South Africa: NFVF greenlights five movies and sets up docs support funding


At the 3rd cycle meeting of the NFVF Council in early September 2010, its management recommended funding seven feature films and four documentaries, that have previously been funded in development, for production. This is the first time the council has made such a recommendation and is indicative of the rigorous development process instituted over the past three years, with script editors assigned to every promising feature concept or project and a hands-on development process for all documentaries.

Unfortunately, only five of these feature projects can be funded out of this year's budget, with the remaining two being rolled over for reconsideration in the new financial year, commencing 1 April 2011. A limited number of documentary applications for production may still be considered in the present financial year.

Another of its key funding elements is the launch of the PUMA.Creative Impact Awards offering inaugural grants to aid the production of documentaries. The first ten winners were announced at the Awards Ceremony held at the Criterion, London on 10 September. One of the winning entries is The Wretched of the Rainbow, directed by South African Riaan Hendricks on the xenophobic attacks its poor want to wage against black foreign nationals. This is a story in search of heroes-leaders from the most conflict-ridden areas "affected" by the presence of foreigners. Where, with conviction, they are engaged in a great battle to capture the heart and minds of their communities as they champion justice for a peaceful co-existence.

‘As individuals and as organisations, we are faced with some serious challenges today – inequality, climate change, the impact of consumerism and so on. None of these issues will solve themselves without intervention. We have chosen to do this through film because it is the most powerful medium to reach mass audiences and influence opinion formers.’ Jochen Zeitz, Chairman and CEO of PUMA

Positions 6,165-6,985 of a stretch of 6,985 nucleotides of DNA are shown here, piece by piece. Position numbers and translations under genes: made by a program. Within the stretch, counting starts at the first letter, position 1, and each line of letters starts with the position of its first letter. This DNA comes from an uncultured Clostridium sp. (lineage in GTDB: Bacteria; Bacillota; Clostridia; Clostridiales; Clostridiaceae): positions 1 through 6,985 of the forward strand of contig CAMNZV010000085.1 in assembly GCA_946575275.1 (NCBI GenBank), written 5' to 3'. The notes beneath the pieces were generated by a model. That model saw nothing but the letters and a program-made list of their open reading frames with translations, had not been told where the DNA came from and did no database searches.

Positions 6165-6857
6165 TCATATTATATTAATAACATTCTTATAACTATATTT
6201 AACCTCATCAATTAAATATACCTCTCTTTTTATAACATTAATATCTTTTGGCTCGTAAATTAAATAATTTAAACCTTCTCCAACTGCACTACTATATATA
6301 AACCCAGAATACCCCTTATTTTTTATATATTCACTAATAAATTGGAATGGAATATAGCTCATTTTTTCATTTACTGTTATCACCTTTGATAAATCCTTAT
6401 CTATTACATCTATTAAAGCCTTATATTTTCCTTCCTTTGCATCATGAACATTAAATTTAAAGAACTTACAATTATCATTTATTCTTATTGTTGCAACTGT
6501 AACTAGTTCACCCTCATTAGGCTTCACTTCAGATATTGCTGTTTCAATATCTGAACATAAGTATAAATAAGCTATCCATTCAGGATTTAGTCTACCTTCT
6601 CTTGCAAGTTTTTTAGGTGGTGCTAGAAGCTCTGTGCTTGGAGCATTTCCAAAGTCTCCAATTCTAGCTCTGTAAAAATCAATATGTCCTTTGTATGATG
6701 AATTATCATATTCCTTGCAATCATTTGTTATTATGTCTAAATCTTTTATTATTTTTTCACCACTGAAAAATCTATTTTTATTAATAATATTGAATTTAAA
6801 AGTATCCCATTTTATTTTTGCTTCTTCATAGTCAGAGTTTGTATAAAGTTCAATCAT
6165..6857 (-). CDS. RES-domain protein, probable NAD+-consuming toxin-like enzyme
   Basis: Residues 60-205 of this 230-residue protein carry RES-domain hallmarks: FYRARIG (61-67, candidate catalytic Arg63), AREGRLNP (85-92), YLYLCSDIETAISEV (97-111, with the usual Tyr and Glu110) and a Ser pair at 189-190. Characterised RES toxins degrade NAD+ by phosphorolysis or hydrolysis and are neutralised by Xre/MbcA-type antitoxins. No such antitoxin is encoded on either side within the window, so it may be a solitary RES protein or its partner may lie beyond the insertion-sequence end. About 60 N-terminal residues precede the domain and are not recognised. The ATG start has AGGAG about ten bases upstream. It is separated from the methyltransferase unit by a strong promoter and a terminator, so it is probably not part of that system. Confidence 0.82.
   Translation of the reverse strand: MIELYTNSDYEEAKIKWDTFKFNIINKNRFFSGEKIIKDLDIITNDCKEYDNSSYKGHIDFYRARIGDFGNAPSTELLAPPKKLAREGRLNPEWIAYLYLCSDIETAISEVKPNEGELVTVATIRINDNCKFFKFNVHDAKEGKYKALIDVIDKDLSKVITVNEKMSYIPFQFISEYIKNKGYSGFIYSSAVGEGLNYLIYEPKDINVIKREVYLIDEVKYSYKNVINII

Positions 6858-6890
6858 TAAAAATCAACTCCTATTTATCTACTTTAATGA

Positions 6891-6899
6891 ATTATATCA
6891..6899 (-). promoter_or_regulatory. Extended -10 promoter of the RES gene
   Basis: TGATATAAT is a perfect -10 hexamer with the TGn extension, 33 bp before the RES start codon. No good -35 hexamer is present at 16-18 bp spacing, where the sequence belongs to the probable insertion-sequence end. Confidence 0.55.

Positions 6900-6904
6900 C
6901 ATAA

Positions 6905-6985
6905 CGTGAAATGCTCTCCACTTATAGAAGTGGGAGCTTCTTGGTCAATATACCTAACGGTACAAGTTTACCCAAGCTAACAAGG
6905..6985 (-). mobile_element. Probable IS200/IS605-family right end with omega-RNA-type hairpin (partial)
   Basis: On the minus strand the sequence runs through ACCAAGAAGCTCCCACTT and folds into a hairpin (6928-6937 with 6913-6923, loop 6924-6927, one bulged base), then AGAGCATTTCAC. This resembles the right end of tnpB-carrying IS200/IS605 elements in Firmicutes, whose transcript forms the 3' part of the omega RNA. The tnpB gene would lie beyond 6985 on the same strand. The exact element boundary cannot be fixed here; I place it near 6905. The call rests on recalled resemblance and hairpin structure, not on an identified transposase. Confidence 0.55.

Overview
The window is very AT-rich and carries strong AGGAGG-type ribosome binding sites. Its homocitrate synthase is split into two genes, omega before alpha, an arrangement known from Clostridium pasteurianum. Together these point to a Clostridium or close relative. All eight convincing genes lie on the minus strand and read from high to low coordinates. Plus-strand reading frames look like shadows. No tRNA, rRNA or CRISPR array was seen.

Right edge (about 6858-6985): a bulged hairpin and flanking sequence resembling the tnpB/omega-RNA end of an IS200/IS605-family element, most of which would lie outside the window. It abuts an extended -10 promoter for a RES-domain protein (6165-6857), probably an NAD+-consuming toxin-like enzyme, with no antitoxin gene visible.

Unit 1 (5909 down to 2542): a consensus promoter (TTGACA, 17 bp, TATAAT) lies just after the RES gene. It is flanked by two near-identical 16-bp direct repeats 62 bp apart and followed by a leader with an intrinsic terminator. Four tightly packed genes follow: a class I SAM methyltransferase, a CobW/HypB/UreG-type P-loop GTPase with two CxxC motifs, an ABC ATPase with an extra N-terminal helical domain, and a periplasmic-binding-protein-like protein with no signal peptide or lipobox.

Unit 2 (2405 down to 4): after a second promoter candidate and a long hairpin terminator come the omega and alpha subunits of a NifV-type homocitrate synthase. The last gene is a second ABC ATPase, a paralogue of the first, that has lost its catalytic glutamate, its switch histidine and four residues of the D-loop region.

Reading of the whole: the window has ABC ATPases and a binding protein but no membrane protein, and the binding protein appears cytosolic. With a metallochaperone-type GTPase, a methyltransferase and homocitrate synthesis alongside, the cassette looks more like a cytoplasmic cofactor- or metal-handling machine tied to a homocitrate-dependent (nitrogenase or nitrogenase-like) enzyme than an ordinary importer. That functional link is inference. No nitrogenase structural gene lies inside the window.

2 title + story – South Africa: Kagiso New-Media Foray Pays Off

Kagiso Media 's decision to diversify revenue streams away from a dependence on advertising revenue to new media just three years ago has paid off, according to the company's latest results for the year to June.

Acquisitions such as Urban Brew Studios, Gloo Digital Design and Acceleration Media have proved the to be the foil for lower advertising revenue from Kagiso's radio stations. Despite marginally improved revenue of R472.4m this year against R469.9m last year in the broadcast sector, radio's share of total advertising spend contracted from 13.1% to 12.4%.

The company reported an 8% increase in diluted headline earnings per share, from 126.5c to 136.6c . Group revenue rose 6% to R906.3m, largely on the performance of Urban Brew Studios and Acceleration Media, which saw operating profit grow to R9.7m from R2.1m last year.

The content segment, which houses the group's TV production service, saw a 3% decline in operating profit to R25m.

CEO Murphy Morobe last week said Kagiso Media showed a strong performance in tough economic conditions. "The 8% increase in headline earnings per share is a clear demonstration that we continued to implement our strategy to diversify revenue streams," he said, and the company's business model "has become more resilient".

About three years ago, "the performance of Kagiso Media was highly dependent on our broadcasting asset, LexisNexis and the exhibitions and events division. Our business model has become more resilient".

Kagiso Media's plan was to increase inroads into new media for long-term growth. "Our partnership with MSN announced in June 2010 was yet another crucial step in positioning us in the internet space."

The partnership sees Kagiso Media managing the MSN portal for Microsoft. Morobe said start-up costs would have a dilutive effect on profit next year with a positive contribution expected in 2012.

Morobe said the World Cup had a negative effect on Kagiso Media's radio and TV divisions. The event's biggest beneficiary when it came to advertising spend was TV, with radio getting overflow spending in the months leading up to the event. But the disruption of normal programming had led to a slowdown in commissioning and renewal of programmes.
(source: Business Day)